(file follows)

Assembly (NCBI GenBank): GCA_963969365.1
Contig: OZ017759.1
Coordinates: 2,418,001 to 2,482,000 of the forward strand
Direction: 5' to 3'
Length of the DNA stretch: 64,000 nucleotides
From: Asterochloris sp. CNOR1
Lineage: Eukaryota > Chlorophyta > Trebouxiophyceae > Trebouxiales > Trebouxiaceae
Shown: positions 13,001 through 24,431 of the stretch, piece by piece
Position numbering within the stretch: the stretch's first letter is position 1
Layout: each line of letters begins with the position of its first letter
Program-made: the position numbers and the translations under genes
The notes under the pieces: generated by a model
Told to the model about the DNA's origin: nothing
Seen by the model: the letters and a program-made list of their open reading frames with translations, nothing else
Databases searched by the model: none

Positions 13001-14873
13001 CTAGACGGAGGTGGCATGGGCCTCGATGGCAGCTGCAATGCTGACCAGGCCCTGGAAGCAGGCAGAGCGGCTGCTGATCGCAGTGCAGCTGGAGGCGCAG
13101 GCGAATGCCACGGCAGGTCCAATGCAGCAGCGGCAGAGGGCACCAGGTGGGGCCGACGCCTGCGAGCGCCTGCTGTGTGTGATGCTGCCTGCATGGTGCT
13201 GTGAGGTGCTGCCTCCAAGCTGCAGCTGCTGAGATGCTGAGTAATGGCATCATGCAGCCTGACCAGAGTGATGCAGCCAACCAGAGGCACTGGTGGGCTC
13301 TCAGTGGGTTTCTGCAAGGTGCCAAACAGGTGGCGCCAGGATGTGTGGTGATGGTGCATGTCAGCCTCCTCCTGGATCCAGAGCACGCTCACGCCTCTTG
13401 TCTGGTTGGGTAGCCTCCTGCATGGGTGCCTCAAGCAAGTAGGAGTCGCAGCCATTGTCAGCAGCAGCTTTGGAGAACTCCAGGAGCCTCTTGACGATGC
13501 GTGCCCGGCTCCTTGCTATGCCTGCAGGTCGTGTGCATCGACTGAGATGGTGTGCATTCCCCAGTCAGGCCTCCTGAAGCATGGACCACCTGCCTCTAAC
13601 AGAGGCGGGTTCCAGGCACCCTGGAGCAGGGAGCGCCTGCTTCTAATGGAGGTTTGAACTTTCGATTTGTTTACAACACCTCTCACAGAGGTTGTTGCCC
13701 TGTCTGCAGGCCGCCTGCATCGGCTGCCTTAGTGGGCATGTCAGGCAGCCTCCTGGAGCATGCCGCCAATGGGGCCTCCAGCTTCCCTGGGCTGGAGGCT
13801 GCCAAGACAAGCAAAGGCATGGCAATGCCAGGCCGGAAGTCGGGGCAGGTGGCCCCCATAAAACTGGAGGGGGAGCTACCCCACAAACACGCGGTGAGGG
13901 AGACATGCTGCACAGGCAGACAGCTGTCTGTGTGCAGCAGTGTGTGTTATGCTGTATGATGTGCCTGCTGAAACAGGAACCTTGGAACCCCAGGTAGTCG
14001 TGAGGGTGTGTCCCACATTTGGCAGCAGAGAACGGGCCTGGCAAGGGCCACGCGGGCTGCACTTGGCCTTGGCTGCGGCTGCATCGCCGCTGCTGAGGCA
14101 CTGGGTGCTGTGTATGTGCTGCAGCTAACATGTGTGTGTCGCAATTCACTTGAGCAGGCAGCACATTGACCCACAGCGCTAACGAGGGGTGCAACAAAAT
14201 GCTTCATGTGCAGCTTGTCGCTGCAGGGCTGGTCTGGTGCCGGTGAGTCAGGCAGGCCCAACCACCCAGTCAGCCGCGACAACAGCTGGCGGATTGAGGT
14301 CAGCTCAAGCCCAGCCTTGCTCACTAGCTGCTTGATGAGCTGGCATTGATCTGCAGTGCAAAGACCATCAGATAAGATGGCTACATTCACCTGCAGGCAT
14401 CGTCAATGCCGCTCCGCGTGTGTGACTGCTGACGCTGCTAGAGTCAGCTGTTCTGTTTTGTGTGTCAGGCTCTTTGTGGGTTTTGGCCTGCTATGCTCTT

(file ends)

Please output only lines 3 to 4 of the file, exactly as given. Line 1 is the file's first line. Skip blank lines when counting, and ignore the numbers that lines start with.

Coordinates: 2,418,001 to 2,482,000 of the forward strand
Direction: 5' to 3'